Graft-versus-host disease (GVHD) is a common complication of allogeneic bone marrow transplantation. Severe GVHD carries significant morbidity and mortality and remains one of the leading causes of treatment failure. Unfortunately, intestinal GVHD may present with a variety of non-specific symptoms and diagnosis based on clinical presentation is often inaccurate; biopsy is therefore needed for definitive diagnosis. At present, the optimal endoscopic approach to the diagnosis of gastrointestinal GVHD remains uncertain.Aims
The primary aims of our study were: (1) to evaluate the yield of upper versus lower endoscopy, and (2) to determine which anatomic regions were most likely to provide a histologic diagnosis.Methods
We conducted a prospective study of 27 consecutive patients who had undergone stem cell transplantation within the past 100 days and were referred to the Yale Gastrointestinal Procedure center between August 2002 and February 2006 for the evaluation of suspected acute GVHD. All patients underwent standardized endoscopic evaluation of the upper and lower gastrointestinal tract with biopsies. The diagnostic yield of upper versus lower endoscopy was compared in all patients.Results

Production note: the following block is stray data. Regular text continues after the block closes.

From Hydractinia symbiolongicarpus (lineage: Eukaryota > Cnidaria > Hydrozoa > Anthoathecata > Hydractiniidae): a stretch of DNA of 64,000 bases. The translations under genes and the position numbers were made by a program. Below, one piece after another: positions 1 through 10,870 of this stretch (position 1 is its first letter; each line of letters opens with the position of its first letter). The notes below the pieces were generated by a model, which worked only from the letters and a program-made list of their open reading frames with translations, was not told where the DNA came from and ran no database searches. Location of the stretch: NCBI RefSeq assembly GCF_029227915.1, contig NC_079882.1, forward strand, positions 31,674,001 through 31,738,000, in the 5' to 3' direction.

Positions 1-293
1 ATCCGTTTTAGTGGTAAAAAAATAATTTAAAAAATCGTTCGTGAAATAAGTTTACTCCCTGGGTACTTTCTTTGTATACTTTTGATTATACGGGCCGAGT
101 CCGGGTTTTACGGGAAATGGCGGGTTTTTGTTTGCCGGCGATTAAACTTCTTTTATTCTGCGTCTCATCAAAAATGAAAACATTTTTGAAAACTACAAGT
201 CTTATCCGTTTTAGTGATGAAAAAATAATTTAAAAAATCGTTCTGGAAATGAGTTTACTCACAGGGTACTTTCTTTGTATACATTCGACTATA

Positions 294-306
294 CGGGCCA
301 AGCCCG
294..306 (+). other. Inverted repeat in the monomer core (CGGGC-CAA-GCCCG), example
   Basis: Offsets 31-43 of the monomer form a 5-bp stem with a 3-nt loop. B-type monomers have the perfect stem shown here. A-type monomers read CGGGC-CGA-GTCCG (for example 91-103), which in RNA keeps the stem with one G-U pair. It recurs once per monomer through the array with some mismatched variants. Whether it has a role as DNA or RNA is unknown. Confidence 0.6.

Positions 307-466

GVHD was identified in 18 of the 27 patients (67%). Of those with GVHD, 15 patients (83%) had diffuse intestinal involvement. Six of 10 patients (60%) with an endoscopically normal EGD had GVHD on biopsies of the upper gastrointestinal tract. Six of 13 (46%) patients with an endoscopically normal appearing colonoscopy had GVHD on colonic biopsies. Two of 18 (11%) patients had isolated GVHD of the upper intestinal tract and 1 (6%) had isolated colonic GVHD. Rectal biopsy alone identified 89% (16 of 18) of GVHD cases and all 16 cases of GVHD with colonic involvement. A diagnosis of GVHD was not altered by the additional performance of biopsy of the proximal colon or terminal ileum.Conclusions
In the present study, the majority of cases of acute GVHD demonstrate diffuse upper and lower gastrointestinal involvement with rectal, sigmoid, gastric and duodenal biopsies having similarly diagnostic yield. Based on our findings, we recommend starting with flexible sigmoidoscopy with rectal biopsy alone in patients who are poor candidates to undergo full colonoscopy with sedation or in those in whom GVHD is strongly suspected based on clinical findings. However, more extensive evaluations may be necessary to rule out infection and should be considered in those with no contraindications to sedation and in whom other differential diagnoses are also being considered.